Pricewatch reader queries: Car key insurance, Tesco Clubcard vouchers and sterling rip-off
Unlocking the confusion about car key insurance
Unlocking the confusion about car key insurance
A reader called Maria wrote to us and said she was “incensed with the car insurance industry” but not for the normal reasons connected to spiralling prices. She is annoyed by what she considers to be a very misleading product sold by online brokers 123.ie.
“Last week my home was broken into and my spare set of car keys were stolen,” she says. “The burglars were interrupted and so did not have the opportunity to take the car. I have made enquiries with the car manufacturer who advised that they can disable the stolen key for €70. The disabled key won’t start the car but it can still be used to access the car, boot and glove box and I have been advised to get all locks changed and new sets of keys. The cost is €1,600.”
She has a car insurance policy is with 123.ie. “Last year they gave me Key Care as an optional extra for free. This year I paid an extra €20 to keep it on my policy. I had to opt out if I wanted to remove it. When Key Care write to you with details of the cover they send you one fob to attach to your keys to activate the cover.”
She sent us the line that was included in the policy renewal document. It says: “This price includes Key Care at €20 which was added free of charge during the previous year. Key Care gives you peace of mind that if your keys are lost or stolen, we will replace any keys on the fob up to the value of €1,500. If you wish to remove Key Care from your policy please call us.”
But when she went to submit her claim she was told she was not covered because the keys that were stolen did not have the fob on them. “The keys I had on my person had the fob on them. I believe this to be totally misleading. It is natural to assume that if one is purchasing ‘Key Care’ that they are covered for their keys, not for one set only. And it should be stipulated clearly that if you have two sets of keys you need to purchase an additional fob.”
She says she has found it difficult to contact 123.ie and Key Care and describes the customer service as “disheartening”. She believes that “people need to be aware of this as it seems it is just another way for the insurers to avoid paying out anything. If I had opted out of Key Care I wouldn’t have been covered by 123.ie, I remained ‘opted-in’ and am still not covered.”
We checked the 123.ie documentation and it does make it clear that only keys which are attached to the fob are covered by the policy. This highlights the need to read the terms and conditions. Policy- holders should be forewarned if a key is not attached to the fob the company will not pay out.
Recently, a reader called Maryrose from Cork tried to book an Irish Ferries trip to Britain for Christmas. She checked the fare online and it was €455 return.
“We had saved up our Tesco vouchers and converted them to €90 in vouchers for Irish Ferries,” she writes. “When we ticked the ‘use voucher’ box, the fare jumped to €495. We did not book online but decided to call up to try and get the fare at €455 minus €90.”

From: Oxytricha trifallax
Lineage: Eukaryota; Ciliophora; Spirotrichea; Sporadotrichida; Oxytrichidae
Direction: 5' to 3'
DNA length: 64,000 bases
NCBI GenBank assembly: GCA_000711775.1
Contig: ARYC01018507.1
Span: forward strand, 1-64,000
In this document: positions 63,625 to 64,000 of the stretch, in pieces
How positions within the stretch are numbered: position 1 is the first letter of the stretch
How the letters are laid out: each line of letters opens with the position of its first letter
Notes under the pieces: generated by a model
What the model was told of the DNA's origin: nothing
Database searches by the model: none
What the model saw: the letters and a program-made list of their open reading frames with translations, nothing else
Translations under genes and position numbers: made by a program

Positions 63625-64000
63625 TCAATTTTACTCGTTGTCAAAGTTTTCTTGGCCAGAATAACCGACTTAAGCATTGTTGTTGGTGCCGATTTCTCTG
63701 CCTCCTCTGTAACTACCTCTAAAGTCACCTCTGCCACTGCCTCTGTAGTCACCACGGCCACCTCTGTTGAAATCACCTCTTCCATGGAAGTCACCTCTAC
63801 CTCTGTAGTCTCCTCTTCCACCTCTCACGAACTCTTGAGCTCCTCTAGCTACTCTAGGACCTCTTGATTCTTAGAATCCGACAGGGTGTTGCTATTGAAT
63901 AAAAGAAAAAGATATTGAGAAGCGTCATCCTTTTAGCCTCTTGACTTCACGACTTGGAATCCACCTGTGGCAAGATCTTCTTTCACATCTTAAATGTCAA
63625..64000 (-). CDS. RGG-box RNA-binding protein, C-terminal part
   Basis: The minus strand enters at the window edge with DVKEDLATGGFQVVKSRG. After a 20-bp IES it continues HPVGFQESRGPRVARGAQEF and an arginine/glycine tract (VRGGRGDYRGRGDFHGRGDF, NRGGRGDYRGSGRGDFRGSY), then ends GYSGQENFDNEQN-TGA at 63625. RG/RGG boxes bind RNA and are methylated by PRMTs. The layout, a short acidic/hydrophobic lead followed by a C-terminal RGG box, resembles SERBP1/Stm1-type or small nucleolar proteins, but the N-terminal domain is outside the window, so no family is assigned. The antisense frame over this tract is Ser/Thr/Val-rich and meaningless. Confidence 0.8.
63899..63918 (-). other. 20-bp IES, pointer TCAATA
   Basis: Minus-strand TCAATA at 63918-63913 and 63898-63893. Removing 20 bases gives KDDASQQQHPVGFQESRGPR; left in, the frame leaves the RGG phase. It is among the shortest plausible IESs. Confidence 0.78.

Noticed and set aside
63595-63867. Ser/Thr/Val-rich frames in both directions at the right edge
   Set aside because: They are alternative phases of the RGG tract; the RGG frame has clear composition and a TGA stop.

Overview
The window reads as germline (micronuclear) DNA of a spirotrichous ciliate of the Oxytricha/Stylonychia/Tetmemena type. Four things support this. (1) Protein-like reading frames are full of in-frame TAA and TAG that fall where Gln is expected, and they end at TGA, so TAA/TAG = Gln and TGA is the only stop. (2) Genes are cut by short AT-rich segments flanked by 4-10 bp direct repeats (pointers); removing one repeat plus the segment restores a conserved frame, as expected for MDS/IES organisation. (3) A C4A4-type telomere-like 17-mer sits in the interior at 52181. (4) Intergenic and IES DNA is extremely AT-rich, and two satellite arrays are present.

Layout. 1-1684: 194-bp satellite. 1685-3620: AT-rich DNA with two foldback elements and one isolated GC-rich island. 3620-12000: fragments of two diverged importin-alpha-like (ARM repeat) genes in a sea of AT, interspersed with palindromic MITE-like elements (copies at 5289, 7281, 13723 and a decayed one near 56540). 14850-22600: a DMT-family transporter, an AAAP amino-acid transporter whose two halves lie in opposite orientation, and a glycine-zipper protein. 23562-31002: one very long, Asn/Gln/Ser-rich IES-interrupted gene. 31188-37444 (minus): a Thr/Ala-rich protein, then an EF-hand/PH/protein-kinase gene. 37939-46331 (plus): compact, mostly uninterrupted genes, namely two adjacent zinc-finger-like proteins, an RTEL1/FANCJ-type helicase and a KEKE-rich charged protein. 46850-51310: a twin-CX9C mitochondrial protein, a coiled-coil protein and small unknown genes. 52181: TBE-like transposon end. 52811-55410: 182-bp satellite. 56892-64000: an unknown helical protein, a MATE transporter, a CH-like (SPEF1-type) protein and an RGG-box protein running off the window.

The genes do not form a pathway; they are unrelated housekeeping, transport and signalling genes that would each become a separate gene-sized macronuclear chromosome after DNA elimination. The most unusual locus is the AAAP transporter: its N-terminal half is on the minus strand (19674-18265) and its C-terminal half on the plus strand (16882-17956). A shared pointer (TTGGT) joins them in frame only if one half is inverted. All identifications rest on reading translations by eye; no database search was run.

Her husband called and was told that if he was using the vouchers the fare was €495. “We also have to post the vouchers, registered post at a cost to us of €7, so the total cost to us now is €412, which is a saving of €33 on the online fare rather than €90. Is there anything you or we can do about this, as I believe this is false advertising, as surely the saving should be on the published fare?”
We contacted Tesco and were told that its Clubcard Boost vouchers when redeemed with a third party “are subject to the terms and conditions of the Boost partner”. A spokeswoman said that the terms and conditions of the Boost offer with Irishferries.com state that there is a €20 admin charge for each crossing added to the lowest internet price for journeys to Britain and France, which can be paid using the Tesco Clubcard Boost Tokens. Reservations by phone result in a €15 admin fee for each crossing which can be paid using the Tesco Clubcard Boost Tokens.
“We are working with Irish Ferries to introduce e-fulfilment tokens which will see the removal of their administration fee. Tesco and Irish Ferries acknowledge and apologise for the inconvenience caused and Tesco Ireland is happy to refund this customer with their vouchers to facilitate their use on another promotion of their choice.”
Anger over sterling exchange rate rip-off
Unsurprisingly we have been getting a lot of correspondence from readers in connection with increasingly obvious price discrepancies between identical products selling in the Republic and the UK as a result of the recent collapse in sterling.
“The greatest rip-off for me has to me British magazines,” writes Brendan Sliney. He points to a magazine – which he does not identify – selling in large Irish retail chains which has a price of £4.50 in the UK and €6.52 in the Republic. “If current exchange rate of roughly 1.16 was used, the euro price should be €5.22. Some mark-up,” he writes.
“I have pointed this out over the years when sterling fluctuated but never received satisfactory explanation. I can guarantee if sterling and euro were at parity it still would not make a difference.”